There's some things that give me trouble every day.
1. Whether I'll be good or not:
there's so much concern to be had about one's own image, that it's logistically hard to completely look out for oneself and be confident in what one is doing throughout each and every day to successfully reach out positively to all the people that one would want to reach out to and avoid flirting with those who would not necessarily want to talk to. In short, it's a tough business, putting oneself out there. And thus, I appreciate those who do that daily without giving any shits. It's a really hard thing, because no matter who it comes from, the words "not that good" will stick with any writer until the day he puts the pen down (Tony Kornheiser) for good.
2. Whether I'm qualified —
It's been tough, being a collegiate prospective journalist. There's a lot of me, and all of us went through high school in roughly the same time frame, seeing and reacting to the same things, and grasping the same concepts year in and year out as me. In short, each one of these mofes has had the same experience as me, wants the same job as me and so: it's up to me, literally, to be better at experiencing life than all of my peers. Fuck that responsibility, it's just, frankly, too much. I can't be expected to be better at living than anyone, and I fully expect any of my peers to be able to come to the same conclusions as I am, to be able to make the same rational judgments, and to be able to think the same way about sports as I am. There's a lot of pressure about the competition of being a prospective sports journalist, and having to maintain yourself to David Aldridge-like standards. There's so much to every game that we don't know, and yet, here we are, responsible for putting together a paper.
Every single day. And, among those of my peers who plan to do this with their life, it seems as though I may be the one to have to lead this boy brigade of sportsjournalistic fools who wanna be righteous and sports journalists in their own lives. It's really hard to commit yourself to the prophecy of interpreting and successfully analyzing sports. And, yo, and.....
I hope you saw my sports column today. I wrote about the consumption of sports, and how it's SO much different than being a sports fan in any other era. It's really hard to be able to accept whatever ESPN tells us, and even harder to — what? — question that and be able to compile counterevidence against that. And be able to prove ESPN wrong. Though, multiple times, it's able to be done, with the slightest bit of fortitude.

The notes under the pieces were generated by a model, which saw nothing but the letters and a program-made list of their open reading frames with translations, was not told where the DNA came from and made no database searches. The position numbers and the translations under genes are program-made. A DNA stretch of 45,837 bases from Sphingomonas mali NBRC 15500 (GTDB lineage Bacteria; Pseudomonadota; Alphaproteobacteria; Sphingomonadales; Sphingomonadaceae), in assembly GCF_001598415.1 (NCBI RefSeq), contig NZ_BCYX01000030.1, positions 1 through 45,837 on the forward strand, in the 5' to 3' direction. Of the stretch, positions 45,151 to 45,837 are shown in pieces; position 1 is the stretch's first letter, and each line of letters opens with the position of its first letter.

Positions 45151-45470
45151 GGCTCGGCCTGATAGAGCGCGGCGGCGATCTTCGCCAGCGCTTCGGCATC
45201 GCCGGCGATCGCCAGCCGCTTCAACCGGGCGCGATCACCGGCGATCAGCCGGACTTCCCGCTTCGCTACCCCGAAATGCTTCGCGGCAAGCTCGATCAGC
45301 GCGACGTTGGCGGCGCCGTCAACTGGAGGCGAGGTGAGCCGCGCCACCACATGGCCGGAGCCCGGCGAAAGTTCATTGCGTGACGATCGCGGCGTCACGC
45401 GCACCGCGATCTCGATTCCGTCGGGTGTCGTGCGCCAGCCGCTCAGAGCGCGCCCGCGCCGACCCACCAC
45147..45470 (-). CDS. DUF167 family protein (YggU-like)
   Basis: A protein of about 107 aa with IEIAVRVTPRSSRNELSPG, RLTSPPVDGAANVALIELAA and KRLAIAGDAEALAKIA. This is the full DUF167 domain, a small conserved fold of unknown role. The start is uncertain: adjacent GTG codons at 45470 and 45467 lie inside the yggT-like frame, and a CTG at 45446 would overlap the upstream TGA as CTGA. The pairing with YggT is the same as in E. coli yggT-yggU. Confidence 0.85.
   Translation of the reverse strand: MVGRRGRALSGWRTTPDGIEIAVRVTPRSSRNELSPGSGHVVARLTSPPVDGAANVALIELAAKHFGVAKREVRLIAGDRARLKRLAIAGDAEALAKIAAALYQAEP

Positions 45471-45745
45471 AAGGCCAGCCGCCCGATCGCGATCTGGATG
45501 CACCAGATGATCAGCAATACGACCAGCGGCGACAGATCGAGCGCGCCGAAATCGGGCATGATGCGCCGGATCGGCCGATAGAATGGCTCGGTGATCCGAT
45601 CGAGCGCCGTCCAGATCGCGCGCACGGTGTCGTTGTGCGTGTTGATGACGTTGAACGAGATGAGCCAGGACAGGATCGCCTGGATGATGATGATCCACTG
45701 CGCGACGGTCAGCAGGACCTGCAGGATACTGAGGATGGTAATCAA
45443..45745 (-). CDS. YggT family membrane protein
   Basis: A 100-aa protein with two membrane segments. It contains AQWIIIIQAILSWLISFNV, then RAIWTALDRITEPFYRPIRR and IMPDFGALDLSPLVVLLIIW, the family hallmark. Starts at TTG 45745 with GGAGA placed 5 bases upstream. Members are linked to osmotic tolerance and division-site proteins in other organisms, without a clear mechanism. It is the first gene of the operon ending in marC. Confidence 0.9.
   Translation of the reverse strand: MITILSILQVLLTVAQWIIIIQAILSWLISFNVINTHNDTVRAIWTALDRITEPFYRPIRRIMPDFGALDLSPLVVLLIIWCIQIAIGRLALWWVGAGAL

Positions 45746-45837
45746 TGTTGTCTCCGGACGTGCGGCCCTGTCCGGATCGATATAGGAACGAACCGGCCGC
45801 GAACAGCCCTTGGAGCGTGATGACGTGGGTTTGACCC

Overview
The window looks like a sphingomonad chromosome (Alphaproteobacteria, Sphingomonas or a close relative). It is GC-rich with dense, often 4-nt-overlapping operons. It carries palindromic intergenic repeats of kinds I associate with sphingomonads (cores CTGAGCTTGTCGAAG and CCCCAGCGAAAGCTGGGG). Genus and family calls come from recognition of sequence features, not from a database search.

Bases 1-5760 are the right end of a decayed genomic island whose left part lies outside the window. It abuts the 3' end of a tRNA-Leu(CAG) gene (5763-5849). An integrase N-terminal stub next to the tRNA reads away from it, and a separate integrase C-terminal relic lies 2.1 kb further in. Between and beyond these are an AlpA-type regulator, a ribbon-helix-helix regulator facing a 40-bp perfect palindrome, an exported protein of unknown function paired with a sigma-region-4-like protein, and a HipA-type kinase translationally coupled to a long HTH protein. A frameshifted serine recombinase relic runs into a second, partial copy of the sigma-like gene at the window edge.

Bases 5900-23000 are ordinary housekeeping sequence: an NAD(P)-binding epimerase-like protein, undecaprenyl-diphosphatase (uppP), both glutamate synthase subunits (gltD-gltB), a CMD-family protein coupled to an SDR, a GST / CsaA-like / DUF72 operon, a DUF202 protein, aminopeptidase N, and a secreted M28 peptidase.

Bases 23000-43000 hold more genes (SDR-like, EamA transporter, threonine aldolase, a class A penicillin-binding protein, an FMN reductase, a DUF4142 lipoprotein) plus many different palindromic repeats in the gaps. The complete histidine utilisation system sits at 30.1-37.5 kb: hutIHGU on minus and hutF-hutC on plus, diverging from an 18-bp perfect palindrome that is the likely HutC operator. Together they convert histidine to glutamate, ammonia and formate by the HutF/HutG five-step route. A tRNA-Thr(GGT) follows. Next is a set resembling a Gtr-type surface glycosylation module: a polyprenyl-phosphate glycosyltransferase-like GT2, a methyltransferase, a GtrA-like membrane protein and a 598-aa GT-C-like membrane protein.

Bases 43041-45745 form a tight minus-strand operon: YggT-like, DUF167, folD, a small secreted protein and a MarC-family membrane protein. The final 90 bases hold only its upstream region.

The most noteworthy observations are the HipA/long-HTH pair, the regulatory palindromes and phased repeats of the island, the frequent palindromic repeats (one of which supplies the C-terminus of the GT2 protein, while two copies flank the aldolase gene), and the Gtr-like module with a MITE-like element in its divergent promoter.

It is on us; the new'ns. The ones who can be in college anymore. ;;; to question the media emporiums of today, and say 'hey, maybe you're wrong, media' and prove them so.
I'm just a little bitter. that's all. Sometimes sports minds are restricted by the current standards, and that only leads to consecutivity and continuous bullcrap. ...
3. Whether it's worth it
Oh my. This is the big one. You see, my life is headed down a road of sadness and poorness unless I become rich, which seems obvious, but isn't as much as you'd think it would be. I'm in college, which runs about 27 G a year, most of which is straight up debt waiting to happen, and so I have to be willing to commit myself to missing out on money. Which is fine, so long as I'm able to make good on this college degree business and be able to churn out a job that'll pay for that hefty bag'a debt n crap.
Debt sucks. But it's, at a certain point, the only way to get ahead, as if it's a loan of experience. May society grant you this expensive endeavor, sure, as long as you can learn from it and make it worth their while for the future. And that's the responsibility.
The responsibility. The pitch, the idea behind it all.
The whole notion of investment. And it's so interesting that peers of mine had been invested in.
It's so interesting, the journey to pay it all off. And so, yeah, what it ends up being about, yeah, is the process of becoming enough of a worthwhile person so as to make it worth society's while for throwing money to you to spend to improve yourself; giving you the opportunity to improve.
You better make it worth it: to yourself, to your surrounding folks, to society. To every thing.
You better take yourself, put it to the grindstone, and turn yourself into something fucking cool.
That's it. Are you worth it? Or are you a waste of time?
Being somewhere in the middle of this equation is, possibly, the most exhilarating part.